1. 1. INTRODUCTION TO VOIP
Voice over IP, or VoIP, is a technology increasingly popular in
business for its ability to run voice communication over computer
networks – including the Internet – and reduce costs.
This helpsheet explains what VoIP is and how it can help your
1.1 WHY BUSINESSES ARE SWITCHING TO VOIP
The major reason is to cut costs, often dramatically. It’s not uncommon for rental costs to be halved moving
from ISDN lines to VoIP.
The integration of business phone systems with PC applications – as users increasingly work with devices other
than the traditional desk phone – is another key driver.
1.2 THE BENEFITS OF VOIP
VoIP eliminates some of the limitations of traditional telephony by replacing high cost, specialised and
proprietary hardware with low cost services and commodity hardware. VoIP is far more scalable both in terms of
users and locations.
Traditional telephone lines are inefficient since a pair of physical copper wires is needed for each concurrent call,
and these lines are utilised only when a call is made. Since VoIP calls run on existing computer networks,
investment in broadband or leased line connections is maximised by eliminating ISDN rental charges. VoIP also
brings new features including:
video calls and video conferencing
high definition voice calls
integrated collaboration tools like instant messaging and presence.
What about Skype?
Skype is a form of VoIP that operates on PCs, tablets and mobiles over the Internet. It’s a peer-to-peer system
that uses participating PCs to process and carry calls.
Being Internet based, Skype has no network infrastructure of its own and so the cost base is cut – but this also
means that the quality of calls can’t be controlled.
Skype is generally seen as a service aimed at the consumer market, in particular for international video calls. As
such it doesn’t yet provide the range of services that businesses usually expect, for example extensions, call hold
and forward and voicemail.
The Voice of Advanced Communications
For more information, please contact:
+44 (0)20 3397 3312
Planning and Managing Voice over IP (VoIP)
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Planning and Managing Voice over IP (VoIP) Page 2
2. POTENTIAL COSTS AND SAVINGS
Cost One-off or
VoIP telephones One-off Typically £50-£200 per unit
Installation costs One-off Dependant on local network survey
End User Licences Variable Variable by system choice
Feature charges Variable Variable by package
Call costs Recurring Mostly per-second
(includes line rental
of landline) or
Recurring Variable by provider. Can often leverage
existing connectivity arrangements.
SIP Trunks Recurring Variable by package
PBX Services Recurring Variable by package
Saving One-off or
ISDN circuits Recurring Line rental can typically be halved
Recurring Usually un-metered (i.e. free)
Call costs Recurring Variable by service providers, but VoIP is
almost always the same or better value
Home working Recurring Contingent on the value of phones
operating at home as in the office
& Disaster Recovery
Recurring Contingent on the value of being able to
set up phones anywhere with an internet
Flexibility Recurring Contingent on the value of adding and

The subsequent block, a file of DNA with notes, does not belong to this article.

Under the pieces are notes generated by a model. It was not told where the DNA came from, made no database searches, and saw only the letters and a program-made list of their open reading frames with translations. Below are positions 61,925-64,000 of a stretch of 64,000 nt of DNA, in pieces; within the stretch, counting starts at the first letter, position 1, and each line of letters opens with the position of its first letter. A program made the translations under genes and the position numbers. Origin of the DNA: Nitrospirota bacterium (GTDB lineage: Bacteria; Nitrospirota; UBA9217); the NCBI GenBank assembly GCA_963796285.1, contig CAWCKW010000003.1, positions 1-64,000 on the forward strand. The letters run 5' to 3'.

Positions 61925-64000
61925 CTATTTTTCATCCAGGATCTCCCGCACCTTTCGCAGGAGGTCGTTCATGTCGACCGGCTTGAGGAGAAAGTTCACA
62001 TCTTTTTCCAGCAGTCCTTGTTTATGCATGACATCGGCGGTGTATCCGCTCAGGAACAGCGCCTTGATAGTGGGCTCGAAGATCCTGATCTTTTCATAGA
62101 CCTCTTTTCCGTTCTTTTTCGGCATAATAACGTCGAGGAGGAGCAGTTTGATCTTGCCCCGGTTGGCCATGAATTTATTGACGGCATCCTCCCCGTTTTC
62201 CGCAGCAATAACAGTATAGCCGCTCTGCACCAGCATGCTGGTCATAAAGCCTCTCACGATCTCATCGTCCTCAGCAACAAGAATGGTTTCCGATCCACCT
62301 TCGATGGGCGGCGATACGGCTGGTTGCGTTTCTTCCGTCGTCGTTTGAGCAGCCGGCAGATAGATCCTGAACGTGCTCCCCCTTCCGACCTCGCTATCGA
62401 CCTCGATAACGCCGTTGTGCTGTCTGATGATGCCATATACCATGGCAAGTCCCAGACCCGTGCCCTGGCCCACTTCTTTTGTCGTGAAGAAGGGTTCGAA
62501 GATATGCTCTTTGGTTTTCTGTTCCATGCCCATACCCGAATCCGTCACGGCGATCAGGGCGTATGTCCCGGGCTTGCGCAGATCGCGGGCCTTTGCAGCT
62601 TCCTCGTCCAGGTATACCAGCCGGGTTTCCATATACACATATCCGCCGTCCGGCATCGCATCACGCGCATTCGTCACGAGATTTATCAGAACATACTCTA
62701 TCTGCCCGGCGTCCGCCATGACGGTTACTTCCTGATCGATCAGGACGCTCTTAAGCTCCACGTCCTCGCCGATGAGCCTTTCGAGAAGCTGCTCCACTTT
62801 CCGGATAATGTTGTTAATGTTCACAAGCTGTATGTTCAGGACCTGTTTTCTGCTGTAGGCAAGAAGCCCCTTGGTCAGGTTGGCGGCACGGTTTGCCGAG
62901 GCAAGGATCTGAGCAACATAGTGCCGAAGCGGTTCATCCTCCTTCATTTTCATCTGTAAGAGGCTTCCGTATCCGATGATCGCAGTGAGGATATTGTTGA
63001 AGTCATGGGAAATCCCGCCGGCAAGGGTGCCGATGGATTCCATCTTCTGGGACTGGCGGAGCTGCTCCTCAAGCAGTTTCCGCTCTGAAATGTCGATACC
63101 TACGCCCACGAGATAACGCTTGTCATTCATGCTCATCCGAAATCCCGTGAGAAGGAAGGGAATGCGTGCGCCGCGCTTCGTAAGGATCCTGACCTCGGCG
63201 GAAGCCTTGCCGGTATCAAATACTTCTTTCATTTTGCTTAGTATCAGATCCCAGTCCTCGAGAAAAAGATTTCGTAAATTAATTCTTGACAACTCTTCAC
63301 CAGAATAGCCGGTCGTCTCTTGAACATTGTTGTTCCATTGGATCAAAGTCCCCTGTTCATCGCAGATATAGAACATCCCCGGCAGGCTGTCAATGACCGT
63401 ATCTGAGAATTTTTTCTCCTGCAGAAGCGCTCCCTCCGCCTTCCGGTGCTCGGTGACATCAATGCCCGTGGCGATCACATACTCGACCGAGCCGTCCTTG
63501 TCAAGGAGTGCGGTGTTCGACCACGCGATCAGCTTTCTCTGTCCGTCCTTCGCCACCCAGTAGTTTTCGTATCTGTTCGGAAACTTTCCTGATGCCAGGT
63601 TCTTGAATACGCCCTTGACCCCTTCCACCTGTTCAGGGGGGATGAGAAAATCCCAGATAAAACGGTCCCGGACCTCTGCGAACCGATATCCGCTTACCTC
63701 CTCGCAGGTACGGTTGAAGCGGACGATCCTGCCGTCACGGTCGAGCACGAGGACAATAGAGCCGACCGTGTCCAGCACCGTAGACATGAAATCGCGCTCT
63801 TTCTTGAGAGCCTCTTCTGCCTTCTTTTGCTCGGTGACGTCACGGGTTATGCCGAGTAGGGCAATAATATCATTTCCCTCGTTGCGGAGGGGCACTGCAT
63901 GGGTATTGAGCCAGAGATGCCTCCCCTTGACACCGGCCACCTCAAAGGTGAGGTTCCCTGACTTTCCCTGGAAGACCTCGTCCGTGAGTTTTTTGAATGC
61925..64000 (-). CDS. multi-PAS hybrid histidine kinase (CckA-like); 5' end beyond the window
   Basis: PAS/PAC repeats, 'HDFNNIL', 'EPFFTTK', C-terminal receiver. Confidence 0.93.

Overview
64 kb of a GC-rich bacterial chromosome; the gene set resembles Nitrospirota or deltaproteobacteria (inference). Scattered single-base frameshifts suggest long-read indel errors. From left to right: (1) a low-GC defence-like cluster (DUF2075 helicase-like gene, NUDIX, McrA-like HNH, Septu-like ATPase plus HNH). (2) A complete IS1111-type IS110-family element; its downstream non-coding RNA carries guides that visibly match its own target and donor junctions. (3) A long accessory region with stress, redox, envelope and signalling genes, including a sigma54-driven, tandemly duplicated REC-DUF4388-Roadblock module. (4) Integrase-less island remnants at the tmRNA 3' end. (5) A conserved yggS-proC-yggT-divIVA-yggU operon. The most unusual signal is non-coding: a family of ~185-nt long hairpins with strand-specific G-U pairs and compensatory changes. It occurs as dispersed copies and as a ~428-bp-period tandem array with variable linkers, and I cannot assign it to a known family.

removing extensions and services at will
Recurring Hosted systems require no maintenance
PBX Capital Cost
One-off Physical PBX typically £5,000+
3. PLANNING FOR IMPLEMENTATION
3.1 TELEPHONE NUMBERS
Whilst we’re familiar with geographic telephone numbers, with VoIP both geographic and non-geographic
numbers can be delivered anywhere, by porting existing numbers to a SIP provider (SIP is a standard for voice
and multimedia calls using the Internet and other computer networks in place of the traditional telephone
network (PSTN). In addition to the cost savings and functionality enhancements, this also provides a way for
businesses to retain telephone numbers if moving offices to another area.
3.2 HOSTED SERVICES
A private branch exchange (PBX) telephone system is a switching system to direct calls to the extensions within
an office. It typically serves a single physical location.
Today's hosted PBX services do away with the hardware required on-site. Instead, they offload the functionality
to a service provider (increasingly referred to as a cloud solution).
As a result, personnel can easily work across locations, since the hosted PBX doesn’t care where a telephone is
physically located, in the same way that email can be picked up anywhere.
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An interesting and useful side effect of hosted VoIP services being location-independent is that it considers all
calls between its extensions as internal, regardless of physical location. For smaller companies, this can create
the perception of a larger organisation and also means that calls between extensions are un-metered, even if
they are separated by thousands of miles.
3.3 HANDSET OPTIONS AND PROVISIONING
A wide range of telephones are available, from £50 to £500 or more, with features and functionality designed for
every use case from individual consumers to large international businesses. Soft phones – an app that runs on a
PC, smartphone or tablet – are also generally available.
It is usually recommended to acquire phones from the VoIP solution provider, since some configuration is
required and different handsets often have different system licensing implications.
3.4 NETWORK REQUIREMENTS
Broadband typically has more download capacity than upload, and since telephone calls need equal capacity in
both directions, the lower (upstream) capacity is the limiting factor, determining how many simultaneous calls
are possible. Generally, a couple of phones and PCs can be used on a standard business broadband connection,
and a dedicated broadband connection should be able to support ten or more phones.
3.4.1 CO DE C S
The actual bandwidth each concurrent call needs depends on the codec used (the method of converting voice to
digital data), alternatives providing a trade-off between audio quality, bandwidth and compatibility. Calls of the
same quality as a PSTN line need about 100kbps each, but that can be halved at the expense of some audio
quality by using a compressed codec.
3.4.2 SEPA RA TING VOICE A ND DA TA
Because speech data is real-time, normal computer-network transient conditions (such as packet loss, latency,
and jitter) do impact VoIP call quality. It’s therefore important for the provider to understand the nature of the
network and offer robust solutions such as class-of-service prioritisation and VLANs to separate traffic types.
The final design depends on the network infrastructure already in place, security requirements, and of course